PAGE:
The skills shortage across Australia has been recognised as a potential brake on our economic recovery. For CISOs in particular, the lack of qualified and skilled staff to deal with increasingly sophisticated cyber security threats creates the perfect storm for business and consumer risk.
The Australian Cyber Security Centre saw a 13% increase year-on-year in reported cybercrime, with over 67,500 reports in the 2020-21 financial year. The ACSC puts this down, largely, to the impacts of COVID-19, as significant numbers of businesses and consumers moved to access work and services digitally and remotely. The top three cybercrimes reported by type included fraud, shopping and online banking. In the report, ACSC identified six key threats:
- Australians targeted online by malicious actors exploiting the pandemic
- Cyber-attacks on essential services and critical infrastructure
- A 15% increase in ransomware cybercrime
- Increasing speed and scale of malicious actors in prosecuting disclosed vulnerabilities
- Supply chains and their customers targeted through software and services
- Business email compromise
Border closures and a fall in migration also hampered organisations from securing the skilled staff required to address the growing challenges. In addition, uncertainty led many individuals to stay in existing jobs, adding to the lack of movement in the jobs market.
Even before the impact of COVID-19, organisations in Australia acknowledged cyber security teams are understaffed and underqualified. In the ISACA annual State of Cybersecurity 2021 survey, 66% of respondents in Australia and New Zealand indicated their teams are understaffed, 59% have unfilled vacancies, while 52% say applicants are not well qualified, lacking the experience required to fill the roles on offer.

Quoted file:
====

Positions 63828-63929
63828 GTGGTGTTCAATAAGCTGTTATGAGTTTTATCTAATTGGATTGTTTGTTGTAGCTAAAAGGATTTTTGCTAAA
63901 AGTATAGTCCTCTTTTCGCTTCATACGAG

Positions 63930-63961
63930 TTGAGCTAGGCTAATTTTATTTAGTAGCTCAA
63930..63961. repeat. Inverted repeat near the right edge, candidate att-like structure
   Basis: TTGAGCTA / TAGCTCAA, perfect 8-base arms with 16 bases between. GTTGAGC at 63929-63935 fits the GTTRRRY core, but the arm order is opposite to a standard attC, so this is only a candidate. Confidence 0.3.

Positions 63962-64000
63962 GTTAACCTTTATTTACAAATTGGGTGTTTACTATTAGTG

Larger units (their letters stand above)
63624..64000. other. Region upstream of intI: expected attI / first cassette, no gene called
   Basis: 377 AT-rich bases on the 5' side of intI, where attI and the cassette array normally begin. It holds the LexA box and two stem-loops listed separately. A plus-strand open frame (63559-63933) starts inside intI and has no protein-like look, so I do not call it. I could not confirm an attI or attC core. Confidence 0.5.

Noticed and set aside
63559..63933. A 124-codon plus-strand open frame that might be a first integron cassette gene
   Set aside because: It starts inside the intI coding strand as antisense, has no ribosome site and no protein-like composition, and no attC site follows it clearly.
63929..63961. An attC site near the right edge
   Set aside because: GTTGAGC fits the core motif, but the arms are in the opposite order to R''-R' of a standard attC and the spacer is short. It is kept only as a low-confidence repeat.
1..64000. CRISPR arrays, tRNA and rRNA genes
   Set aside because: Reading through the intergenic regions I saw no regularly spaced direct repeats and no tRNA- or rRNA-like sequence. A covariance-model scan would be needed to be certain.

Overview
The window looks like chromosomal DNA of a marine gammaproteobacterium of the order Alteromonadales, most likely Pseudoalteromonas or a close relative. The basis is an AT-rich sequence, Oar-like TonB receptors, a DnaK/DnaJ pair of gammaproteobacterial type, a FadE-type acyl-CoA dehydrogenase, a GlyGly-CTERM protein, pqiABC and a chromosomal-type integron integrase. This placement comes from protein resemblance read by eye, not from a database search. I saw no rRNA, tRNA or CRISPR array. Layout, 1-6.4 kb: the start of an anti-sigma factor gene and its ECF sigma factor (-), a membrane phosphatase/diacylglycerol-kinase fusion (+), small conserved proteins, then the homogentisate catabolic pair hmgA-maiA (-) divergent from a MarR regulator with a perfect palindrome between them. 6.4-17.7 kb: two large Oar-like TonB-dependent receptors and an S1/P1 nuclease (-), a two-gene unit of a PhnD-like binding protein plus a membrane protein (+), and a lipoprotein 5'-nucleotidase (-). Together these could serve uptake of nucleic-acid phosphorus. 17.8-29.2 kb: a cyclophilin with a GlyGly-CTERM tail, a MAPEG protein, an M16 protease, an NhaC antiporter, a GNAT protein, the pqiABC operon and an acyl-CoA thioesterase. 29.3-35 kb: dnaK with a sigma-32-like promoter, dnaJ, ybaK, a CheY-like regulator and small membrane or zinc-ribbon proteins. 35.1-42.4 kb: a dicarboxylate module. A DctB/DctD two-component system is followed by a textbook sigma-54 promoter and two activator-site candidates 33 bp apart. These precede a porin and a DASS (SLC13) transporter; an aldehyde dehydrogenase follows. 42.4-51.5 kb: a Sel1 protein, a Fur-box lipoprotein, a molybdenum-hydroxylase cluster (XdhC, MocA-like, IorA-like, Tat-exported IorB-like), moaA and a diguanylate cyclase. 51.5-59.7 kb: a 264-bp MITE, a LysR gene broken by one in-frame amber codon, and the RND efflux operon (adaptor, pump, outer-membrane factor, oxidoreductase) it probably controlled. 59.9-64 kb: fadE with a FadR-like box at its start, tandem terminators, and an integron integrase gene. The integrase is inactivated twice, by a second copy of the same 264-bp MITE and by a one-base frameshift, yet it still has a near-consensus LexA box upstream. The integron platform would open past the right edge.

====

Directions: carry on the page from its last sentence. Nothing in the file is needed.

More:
Bridging the skills gap within existing staff is a good starting point to ensure business continuity. Access to research and best practices, professional certification, continuous training, and induction programs that expose security staff to different functions will help staff build better soft skills, security controls and a deeper understanding of critical data and business processes.
For CISOs to attract new staff, at the levels and skillsets required, they will have to work closely with HR teams and broaden their hiring strategy. Only 38% say HR regularly understands their cybersecurity hiring needs. Beyond certification and qualifications, the recruitment team should be encouraged to look for traits such as curiosity, problem solving and creative thinking. Broadening the hiring strategy to include under-represented groups, including women, diverse communities, people with a disability or a remote and regional workforce, is a great way to access an untapped talent pool and improve diversity in your organisation.
It’s not surprising that the shortage of well qualified security experts has resulted in a highly competitive hiring environment and poaching good staff is rife. We are seeing graduates with no experience and no industry credentials such as ISACA’s, asking for, and expecting, excessive salaries. With poor retention rates exposing organisations to greater threats, it is critical that a business takes a proactive approach to retaining staff.
Staff retention strategies can include:
- Open dialogue on staff benefits, such as flexible working, good culture, salary packaging
- Sponsored further education, ongoing training, and certification
- Ongoing review of competitive salary packages, in line with market trends
- Formal professional development plans and career paths
- Projects and opportunities that provide new challenges
- Access to business leaders as mentors
- Active negotiation in response to job offers
- Paying for membership in relevant professional bodies
With a good recruitment, training, and retention strategy, your organisation can weather the cybersecurity skills shortage storm.